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adaptation affective tone Analytic Psychology aphasia apperceived apperceptive consciousness asso attention auditory symbols B-series Bawden beginning of complete ception classes complete sentences constant supplements Cornell University correct perception determination distinct e(m)otional elided elision environment epistemology experience factors familiar focal function given without context Goldscheider heard hearer Herbartian ideal reproduction Initial consonant omitted interpreted introspective IVb visualized kinaesthetic elements meaning ment mental Mid-consonant omitted minimum of context misinterpreted modal mutilated words object observers perception of auditory phonograph Pillsbury preted problem psychology of language psychophysical reading References involving reports represented reproduced Right Judgments Sage Chapel semi-vowels sensations Sibilants significance single elements slo(p)ing spoken Stout string instruments substituted supplied symbol elements symbolic apperception Table tence tion Titchener Total Judgments vague visualization verbal associate verbal idea Verbal references verbally supplemented visual idea visual perception visual reference voca(b)ulary vowels Wh visualized Word Given Wrong Judgments
Page 51 - The mental state which we call understanding the meaning of a word need not involve any distinction of the multiplicity of parts belonging to the object signified by it. To bring this multiplicity before consciousness in its fullness or particularity would involve the imagining of objects with sensory qualities, visual, auditory, 1 Stout, GF: Analytic Psychology.
Page 52 - ... understanding the meaning of a word need not involve any distinction of the multiplicity of parts belonging to the object signified by it. To bring this multiplicity before consciousness in its fulness and particularity would involve the imaging of objects with their sensory qualities, visual, auditory, tactual, etc. But it has often been pointed out that in ordinary discourse the understanding of the import of a word is something quite distinct from having a mental image suggested by the word.
Page 52 - There is no absurdity," he says, "in supposing a mode of presentational consciousness which is not composed of visual, auditory, tactual and other experiences derived from and in some degree resembling in quality the sensations -of the special senses; and there is no absurdity...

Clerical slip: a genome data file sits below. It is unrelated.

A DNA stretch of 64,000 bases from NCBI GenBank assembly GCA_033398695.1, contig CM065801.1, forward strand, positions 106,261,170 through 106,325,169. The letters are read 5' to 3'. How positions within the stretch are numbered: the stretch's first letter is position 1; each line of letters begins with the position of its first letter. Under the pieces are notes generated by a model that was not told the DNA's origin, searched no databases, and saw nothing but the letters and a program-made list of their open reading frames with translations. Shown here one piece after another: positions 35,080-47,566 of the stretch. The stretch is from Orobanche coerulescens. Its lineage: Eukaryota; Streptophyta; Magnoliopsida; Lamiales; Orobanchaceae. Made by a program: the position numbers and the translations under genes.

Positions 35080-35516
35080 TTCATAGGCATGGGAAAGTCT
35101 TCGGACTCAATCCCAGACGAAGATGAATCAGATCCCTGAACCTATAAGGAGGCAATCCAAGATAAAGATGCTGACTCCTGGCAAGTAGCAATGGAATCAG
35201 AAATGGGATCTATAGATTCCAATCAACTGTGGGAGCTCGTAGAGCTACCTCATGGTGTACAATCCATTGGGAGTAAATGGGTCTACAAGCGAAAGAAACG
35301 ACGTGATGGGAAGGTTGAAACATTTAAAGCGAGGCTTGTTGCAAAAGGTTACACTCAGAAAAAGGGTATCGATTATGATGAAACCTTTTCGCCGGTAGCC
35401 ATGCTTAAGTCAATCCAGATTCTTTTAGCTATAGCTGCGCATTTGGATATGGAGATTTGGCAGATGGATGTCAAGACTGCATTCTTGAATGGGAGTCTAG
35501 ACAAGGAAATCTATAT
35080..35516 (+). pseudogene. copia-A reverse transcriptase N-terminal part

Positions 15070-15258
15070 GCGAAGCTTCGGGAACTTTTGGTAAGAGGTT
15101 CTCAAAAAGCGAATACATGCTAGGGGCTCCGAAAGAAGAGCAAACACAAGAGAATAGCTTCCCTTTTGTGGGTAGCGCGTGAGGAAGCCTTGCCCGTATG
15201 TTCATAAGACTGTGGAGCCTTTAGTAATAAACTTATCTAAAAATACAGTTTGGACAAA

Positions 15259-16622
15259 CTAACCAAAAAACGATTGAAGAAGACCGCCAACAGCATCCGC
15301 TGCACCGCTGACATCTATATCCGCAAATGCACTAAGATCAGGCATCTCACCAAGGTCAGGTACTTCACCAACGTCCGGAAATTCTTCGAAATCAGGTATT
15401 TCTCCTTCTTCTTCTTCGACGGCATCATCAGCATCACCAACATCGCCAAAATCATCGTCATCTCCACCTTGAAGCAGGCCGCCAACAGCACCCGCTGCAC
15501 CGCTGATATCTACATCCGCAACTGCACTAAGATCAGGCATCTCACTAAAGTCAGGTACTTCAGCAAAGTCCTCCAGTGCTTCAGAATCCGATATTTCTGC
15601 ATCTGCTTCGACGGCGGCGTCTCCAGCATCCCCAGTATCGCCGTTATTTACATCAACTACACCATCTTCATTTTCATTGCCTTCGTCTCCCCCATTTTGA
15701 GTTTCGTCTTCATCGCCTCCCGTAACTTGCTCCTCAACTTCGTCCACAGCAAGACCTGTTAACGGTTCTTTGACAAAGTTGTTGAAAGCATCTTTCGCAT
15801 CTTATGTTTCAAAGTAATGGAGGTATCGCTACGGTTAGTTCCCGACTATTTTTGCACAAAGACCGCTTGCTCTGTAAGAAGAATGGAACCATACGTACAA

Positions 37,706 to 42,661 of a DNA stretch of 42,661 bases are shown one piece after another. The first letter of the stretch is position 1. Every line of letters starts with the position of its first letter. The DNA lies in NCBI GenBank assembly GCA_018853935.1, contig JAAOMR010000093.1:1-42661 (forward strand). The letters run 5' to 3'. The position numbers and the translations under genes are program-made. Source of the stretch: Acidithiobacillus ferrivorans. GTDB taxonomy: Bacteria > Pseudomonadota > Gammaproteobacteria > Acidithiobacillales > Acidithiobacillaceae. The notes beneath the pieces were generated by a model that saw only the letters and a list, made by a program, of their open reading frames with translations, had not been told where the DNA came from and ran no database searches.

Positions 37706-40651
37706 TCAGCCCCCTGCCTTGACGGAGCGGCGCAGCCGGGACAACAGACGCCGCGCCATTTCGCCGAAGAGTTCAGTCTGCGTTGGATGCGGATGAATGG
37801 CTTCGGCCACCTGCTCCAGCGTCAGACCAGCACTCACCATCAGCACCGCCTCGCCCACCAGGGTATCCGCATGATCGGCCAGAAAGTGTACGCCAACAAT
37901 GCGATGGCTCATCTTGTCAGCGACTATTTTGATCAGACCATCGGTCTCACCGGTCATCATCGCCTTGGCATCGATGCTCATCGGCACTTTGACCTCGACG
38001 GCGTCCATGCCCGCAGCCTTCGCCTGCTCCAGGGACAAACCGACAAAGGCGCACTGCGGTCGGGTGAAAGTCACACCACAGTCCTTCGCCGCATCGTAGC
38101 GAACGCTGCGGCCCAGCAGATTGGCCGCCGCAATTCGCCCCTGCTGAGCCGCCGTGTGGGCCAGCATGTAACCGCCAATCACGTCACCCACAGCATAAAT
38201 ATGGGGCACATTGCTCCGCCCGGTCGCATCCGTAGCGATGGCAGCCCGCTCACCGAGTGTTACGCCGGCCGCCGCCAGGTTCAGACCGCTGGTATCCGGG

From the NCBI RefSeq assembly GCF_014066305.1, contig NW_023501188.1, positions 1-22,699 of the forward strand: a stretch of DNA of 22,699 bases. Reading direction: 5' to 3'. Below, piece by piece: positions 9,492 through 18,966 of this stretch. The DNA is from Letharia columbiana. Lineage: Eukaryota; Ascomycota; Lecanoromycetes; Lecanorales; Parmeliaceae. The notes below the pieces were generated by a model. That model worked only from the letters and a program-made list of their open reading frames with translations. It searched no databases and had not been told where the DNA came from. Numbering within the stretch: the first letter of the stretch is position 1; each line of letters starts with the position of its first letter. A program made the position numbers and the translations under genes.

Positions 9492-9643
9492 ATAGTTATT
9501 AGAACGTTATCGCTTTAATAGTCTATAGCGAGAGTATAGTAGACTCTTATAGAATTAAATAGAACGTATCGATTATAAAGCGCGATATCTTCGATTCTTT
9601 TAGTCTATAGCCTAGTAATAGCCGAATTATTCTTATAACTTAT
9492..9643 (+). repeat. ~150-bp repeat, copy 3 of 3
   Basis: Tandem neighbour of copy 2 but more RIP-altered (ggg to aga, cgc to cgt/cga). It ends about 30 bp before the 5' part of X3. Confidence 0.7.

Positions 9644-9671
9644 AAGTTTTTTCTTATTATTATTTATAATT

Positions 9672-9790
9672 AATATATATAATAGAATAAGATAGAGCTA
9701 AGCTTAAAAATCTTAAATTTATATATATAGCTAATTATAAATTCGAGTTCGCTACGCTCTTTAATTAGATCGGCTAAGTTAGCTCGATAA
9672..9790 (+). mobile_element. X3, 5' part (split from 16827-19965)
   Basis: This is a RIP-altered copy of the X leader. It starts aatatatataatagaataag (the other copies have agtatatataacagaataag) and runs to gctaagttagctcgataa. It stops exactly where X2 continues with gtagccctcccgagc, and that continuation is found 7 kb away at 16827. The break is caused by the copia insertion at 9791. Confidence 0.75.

Page 29 - ... than sensory terms, is assigned to the physical stimulus. This use of the term apperception is at least within the definition given by Stout. For, according to this authority, it is by the process of apperception that "a presentation acquires a certain significance for thought by connecting itself with some mental preformation as this has been organized in the course of previous experience.
Page 29 - A mental group or system is a grouped or systematised tendency, and the union of such groups or systems is the confluence of different modes of mental activity. It is needful to say this, because the familiar Herbartian treatment of apperception is apt to suggest a notion that the presentations concerned in it are distinct and independent agents, instead of being special modifications of the general current of conscious life. § 2. MENTAL SYSTEMS.
Page 34 - Under the conditions of our experiment, and with the observers tested, the apperception of auditory symbols involves the presence in consciousness of visual and verbal ideas mainly; ie , the conscious ''stuff of the auditory symbolic apperception is made up in large part of -visual and verbal (visual-auditory-kinaesthetic) sense elements. The auditory and...
Page 54 - ... namely, the previous significance of similar presentations. As development continued and experience widened, the recognition of identity in ' meanings ' became more and more automatic, became pushed back farther and farther into the margin of consciousness. In the adult apperceptive consciousness there is, as we have seen, no constancy in the quality and modality of the focal constituents. With very few exceptions — of which the
Page 52 - There is no absurdity in supposing a mode of presentational consciousness which is not composed of visual, auditory, tactual and other experiences derived from, and in some degree resembling in quality the sensations of the special senses ; and there is no absurdity in supposing such modes of consciousness to possess a representative value or significance for thought, analogous in some degree to that which attaches to images, just as revived images may have a representative value in some degree comparable...
Page 30 - add all possible information as to the character of the mental processes which went on during the apperception of the sentence, with especial regard to the pattern of the apperceptive consciousness — the presence or absence of definite and tangible ' imagery ', the concomitant affective phenomena, kinaesthetic sensations, etc.
Page 22 - ... are given with a minimum of context, the chances for their correct perception are increased by 82% as compared with their chances of correct perception when given without context. 3. The fact of mutilation is readily noticed in the single words given without context, even though the word be finally correctly perceived; the elision is not so readily noted when the word is given with a minimum of context.